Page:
Doctor realises dream

By Ilia L. Likou 08 April 2018, 12:00AM

Do your best and let God do the rest. 

Soteria Sekuini lives by this motto and it is one of the reasons for her success. 

She was among the 428 students who graduated from the National University of Samoa (N.U.S.) on Friday, attaining a double degree in Medicine and Surgery.  

Five years of hard work paid off for the 24-year-old because she was also announced the Top Student in Medicine in the School of Medicine.

Dr. Sekuini is a former student of St Marys Primary School and St Mary’s College. 

She is the eldest of four children of Vaele Paia’aua Iona Sekuini and Tupuola Matimaivasa Sekuini.

In 2011, following her Foundation studies at the N.U.S, she scored a scholarship to study at the Fiji School of Medicine.

Unfortunately, being her first time away from her family, she found it difficult to adjust and eventually returned home.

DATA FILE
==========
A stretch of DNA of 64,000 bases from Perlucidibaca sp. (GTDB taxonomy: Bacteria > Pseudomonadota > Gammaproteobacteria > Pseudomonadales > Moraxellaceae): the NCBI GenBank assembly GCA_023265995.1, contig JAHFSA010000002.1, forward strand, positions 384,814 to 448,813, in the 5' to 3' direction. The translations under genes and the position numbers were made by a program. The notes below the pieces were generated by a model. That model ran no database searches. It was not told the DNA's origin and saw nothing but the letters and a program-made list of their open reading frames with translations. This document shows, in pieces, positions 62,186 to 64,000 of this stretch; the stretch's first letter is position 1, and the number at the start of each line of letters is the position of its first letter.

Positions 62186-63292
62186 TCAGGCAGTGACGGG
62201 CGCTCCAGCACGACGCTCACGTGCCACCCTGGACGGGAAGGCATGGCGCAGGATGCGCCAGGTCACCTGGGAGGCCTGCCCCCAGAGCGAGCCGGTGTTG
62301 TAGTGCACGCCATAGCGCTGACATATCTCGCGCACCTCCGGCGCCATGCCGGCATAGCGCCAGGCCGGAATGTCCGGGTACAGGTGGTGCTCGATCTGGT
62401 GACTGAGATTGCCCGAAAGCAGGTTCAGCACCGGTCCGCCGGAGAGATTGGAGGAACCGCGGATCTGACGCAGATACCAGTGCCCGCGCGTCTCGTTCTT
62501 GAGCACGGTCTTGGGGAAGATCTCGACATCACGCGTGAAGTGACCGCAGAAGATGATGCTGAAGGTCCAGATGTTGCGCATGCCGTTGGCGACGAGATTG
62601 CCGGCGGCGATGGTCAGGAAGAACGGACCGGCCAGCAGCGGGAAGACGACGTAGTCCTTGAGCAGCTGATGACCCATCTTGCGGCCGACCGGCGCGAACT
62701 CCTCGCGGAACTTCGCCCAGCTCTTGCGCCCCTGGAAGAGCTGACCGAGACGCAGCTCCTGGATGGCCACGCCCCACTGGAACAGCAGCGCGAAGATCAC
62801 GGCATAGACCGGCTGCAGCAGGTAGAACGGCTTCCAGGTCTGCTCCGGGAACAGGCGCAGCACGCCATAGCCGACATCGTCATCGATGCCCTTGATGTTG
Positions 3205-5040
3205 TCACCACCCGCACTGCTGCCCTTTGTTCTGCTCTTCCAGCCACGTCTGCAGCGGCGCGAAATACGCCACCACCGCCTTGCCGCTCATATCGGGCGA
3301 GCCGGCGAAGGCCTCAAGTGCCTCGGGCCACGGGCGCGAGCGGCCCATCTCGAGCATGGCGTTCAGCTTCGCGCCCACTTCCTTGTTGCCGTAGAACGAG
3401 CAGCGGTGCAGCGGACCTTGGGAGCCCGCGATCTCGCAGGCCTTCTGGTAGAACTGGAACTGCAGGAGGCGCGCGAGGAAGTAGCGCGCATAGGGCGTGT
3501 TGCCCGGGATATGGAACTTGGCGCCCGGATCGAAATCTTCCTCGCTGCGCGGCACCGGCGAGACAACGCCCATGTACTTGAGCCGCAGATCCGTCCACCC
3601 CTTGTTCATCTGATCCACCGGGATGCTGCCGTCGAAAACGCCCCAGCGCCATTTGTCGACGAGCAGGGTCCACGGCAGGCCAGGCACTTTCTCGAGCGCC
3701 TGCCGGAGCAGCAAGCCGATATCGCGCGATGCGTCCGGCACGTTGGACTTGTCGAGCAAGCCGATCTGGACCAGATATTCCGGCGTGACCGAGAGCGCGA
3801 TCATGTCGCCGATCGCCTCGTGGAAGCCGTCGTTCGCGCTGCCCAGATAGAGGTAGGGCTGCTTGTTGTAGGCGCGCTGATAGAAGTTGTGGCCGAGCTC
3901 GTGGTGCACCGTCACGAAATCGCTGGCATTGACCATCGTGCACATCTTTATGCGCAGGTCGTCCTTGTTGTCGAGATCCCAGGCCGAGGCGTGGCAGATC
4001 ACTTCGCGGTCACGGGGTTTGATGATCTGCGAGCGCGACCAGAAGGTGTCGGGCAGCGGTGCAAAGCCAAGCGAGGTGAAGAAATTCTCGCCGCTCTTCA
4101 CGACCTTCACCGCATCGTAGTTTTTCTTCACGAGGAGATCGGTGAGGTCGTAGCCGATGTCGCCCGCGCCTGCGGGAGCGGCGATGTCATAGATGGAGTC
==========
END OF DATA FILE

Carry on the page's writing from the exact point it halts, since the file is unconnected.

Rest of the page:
But her tenacious will to be a doctor persevered when after studying at the N.U.S. School of Medicine from 2012-2017, she finally achieved her goal.

She has her parents to thank for making her dream a reality.  

“I was reluctant to come back, I put my pride before what I really wanted to do,” she told the Samoa Observer.

“I was going to take Dentistry but luckily mom and dad pushed me to come back and reminded me that I always wanted to become a doctor. Here I am today. 

“So I came back and applied to Oceania University of Medicine (O.U.M. now the N.U.S. School of Medicine) and it was the best decision ever.”

Referring to what happened to her in Fiji, she said: “Unfortunately, I couldn’t make it. I couldn’t connect everything and I found it hard and plus it was very lengthy and I was new to everything, especially it was my first time away from families and it was my first time out of Samoa.”